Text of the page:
Diffusion processes occur in systems with different concentrations, which are not in equilibrium, and lead to their equalization. Chemical engineers have had a close familiarity with this process for a long time. Diffusion modeling has thus become a vital aspect in the design of various systems such as reactors, distillation columns, electrolyte systems etc. When dealing with a porous medium, Maxwell Stefan diffusion model comes in handy and has led to the so called Dusty Gas Model (DGM). In porous structures, diffusion takes place through three mechanisms: Bulk diffusion, Knudsen diffusion and Surface diffusion.
Recent years have witnessed a spurt in the application of DGM, which is well suited to handle Bulk and Knudsen diffusion. As such, refining DGM has become a lifelong commitment for various researchers, particularly in matters of modeling theory. Unfortunately, a deficiency within the standard DGM attributable to a long-standing assumption in its derivation limits its efficiency when modeling in porous medium. The standard DGM for multicomponent diffusion in a porous medium assumes a single pore size in the domain whereas it would be more appropriate to consider a distribution of pore sizes.
It is becoming increasingly clear that the DGM should be adequately equipped to handle a general pore-size distribution. This has prompted various researchers to look into the matter, however, the DGM was not tackled on this aspect in any of the reviewed literature. In this context, Dr. Sandipan Kumar Das from the Process Technology Department at ExxonMobil Research and Engineering proposed to address the aforementioned issues by developing a general DGM that could handle any given pore size distribution of the porous medium. For him to realize such, he followed a fundamentally different approach in that he incorporated the effects of the pore size distribution. His work is currently published in the research journal, Chemical Engineering Science.
With the focus being to explicitly explore in detail the different effects of the pore size distribution on the diffusive process in a single-phase environment, Dr. Das started by carrying out theoretical derivations of the proposed new model. He then shifted his focus to numerical applications of the model following which he ran model simulations with different pore-size distributions to better understand their influence on the diffusion fluxes.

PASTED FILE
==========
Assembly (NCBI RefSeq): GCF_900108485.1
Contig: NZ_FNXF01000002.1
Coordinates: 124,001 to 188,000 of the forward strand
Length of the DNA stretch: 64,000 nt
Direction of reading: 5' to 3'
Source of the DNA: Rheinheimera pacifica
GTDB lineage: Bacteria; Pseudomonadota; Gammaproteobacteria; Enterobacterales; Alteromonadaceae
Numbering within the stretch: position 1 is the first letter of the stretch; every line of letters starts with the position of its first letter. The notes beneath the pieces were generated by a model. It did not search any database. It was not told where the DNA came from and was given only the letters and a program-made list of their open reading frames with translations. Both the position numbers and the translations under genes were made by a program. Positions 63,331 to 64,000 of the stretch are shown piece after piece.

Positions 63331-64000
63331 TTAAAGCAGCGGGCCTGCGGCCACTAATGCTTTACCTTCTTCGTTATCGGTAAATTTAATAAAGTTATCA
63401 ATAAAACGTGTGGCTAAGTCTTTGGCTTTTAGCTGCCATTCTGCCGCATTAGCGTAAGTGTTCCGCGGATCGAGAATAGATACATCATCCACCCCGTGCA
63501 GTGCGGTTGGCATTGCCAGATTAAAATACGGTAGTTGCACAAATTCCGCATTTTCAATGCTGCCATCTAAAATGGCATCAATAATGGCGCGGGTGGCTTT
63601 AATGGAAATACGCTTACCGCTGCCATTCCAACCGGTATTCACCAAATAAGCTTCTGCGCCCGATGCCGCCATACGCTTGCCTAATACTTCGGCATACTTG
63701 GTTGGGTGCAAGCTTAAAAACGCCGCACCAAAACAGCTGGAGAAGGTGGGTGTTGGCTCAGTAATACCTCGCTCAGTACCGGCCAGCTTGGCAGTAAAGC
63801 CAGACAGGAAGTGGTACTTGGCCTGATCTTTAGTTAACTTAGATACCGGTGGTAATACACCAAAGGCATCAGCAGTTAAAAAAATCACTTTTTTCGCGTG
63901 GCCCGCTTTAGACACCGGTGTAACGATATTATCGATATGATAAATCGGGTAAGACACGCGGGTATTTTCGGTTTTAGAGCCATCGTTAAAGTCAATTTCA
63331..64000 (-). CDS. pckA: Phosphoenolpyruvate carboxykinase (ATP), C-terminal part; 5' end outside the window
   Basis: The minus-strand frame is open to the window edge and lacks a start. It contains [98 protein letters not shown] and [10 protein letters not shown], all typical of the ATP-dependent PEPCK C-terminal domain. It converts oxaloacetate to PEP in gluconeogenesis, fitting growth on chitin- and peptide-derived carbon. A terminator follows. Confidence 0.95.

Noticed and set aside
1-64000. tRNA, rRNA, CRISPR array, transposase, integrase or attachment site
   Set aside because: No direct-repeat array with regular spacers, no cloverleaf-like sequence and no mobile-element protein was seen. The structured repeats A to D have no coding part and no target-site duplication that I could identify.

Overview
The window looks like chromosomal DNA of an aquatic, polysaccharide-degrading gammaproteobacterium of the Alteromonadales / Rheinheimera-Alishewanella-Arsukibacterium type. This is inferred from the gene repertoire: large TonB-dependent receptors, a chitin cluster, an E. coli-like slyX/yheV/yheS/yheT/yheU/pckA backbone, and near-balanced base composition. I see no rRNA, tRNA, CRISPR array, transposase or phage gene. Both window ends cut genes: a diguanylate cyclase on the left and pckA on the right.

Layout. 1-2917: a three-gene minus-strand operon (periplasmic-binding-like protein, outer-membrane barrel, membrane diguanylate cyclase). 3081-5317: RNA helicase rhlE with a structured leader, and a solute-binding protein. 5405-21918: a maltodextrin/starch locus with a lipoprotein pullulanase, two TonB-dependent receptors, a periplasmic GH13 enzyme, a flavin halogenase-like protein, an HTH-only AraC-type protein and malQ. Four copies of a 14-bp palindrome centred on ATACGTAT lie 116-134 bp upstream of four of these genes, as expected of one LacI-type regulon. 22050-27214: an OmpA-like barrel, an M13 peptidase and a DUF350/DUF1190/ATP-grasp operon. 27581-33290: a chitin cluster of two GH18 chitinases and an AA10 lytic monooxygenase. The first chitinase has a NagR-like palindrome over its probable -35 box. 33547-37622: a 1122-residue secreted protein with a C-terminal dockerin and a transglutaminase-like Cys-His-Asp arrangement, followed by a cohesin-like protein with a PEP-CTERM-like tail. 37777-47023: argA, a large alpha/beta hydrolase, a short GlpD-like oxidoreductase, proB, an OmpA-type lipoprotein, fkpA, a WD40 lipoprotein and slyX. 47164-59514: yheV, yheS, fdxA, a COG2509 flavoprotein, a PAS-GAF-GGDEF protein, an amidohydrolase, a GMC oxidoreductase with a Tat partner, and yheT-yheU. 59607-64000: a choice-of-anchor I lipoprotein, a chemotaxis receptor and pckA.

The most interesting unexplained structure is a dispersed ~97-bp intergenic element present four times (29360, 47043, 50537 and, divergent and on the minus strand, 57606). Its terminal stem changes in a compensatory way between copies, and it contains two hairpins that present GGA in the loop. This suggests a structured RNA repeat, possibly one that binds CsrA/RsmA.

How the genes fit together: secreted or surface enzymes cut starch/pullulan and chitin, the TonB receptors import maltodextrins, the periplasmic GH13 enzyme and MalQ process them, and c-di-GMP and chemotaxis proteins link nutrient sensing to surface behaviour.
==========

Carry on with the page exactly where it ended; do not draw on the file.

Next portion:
Dr. Das observed that the pore-size distribution plays a dominant role in the Knudsen diffusion regime. In fact, he established that the bimodal distribution suppressed the molar fluxes as compared to a monomodal distribution with the same overall mean pore size. Further inspection revealed that the bimodal nature rather than the actual distribution parameters played a bigger role in determining the molar fluxes in the Knudsen regime. Unsurprisingly, he noted that the pore size distribution had no role in the bulk diffusion regime.
In summary, the study derived a general form of the DGM that accounted for any pore-size distribution. Dr. Das was able to reduce his general model to the standard model by assuming a single pore size given by a Delta Dirac function at constant tortuosity. He also established that accounting for the variation of the tortuosity with the pore size may lead to significantly different results. Lastly, the study further elucidated on the effects of the temperature and the pore size dependent variable tortuosity and also recognized the need for new targeted experiments for further validation.
S. K. Das. General Dusty Gas Model for porous media with a specified pore size distribution. Chemical Engineering Science, volume 203 (2019) page 293–301.Go To Chemical Engineering Science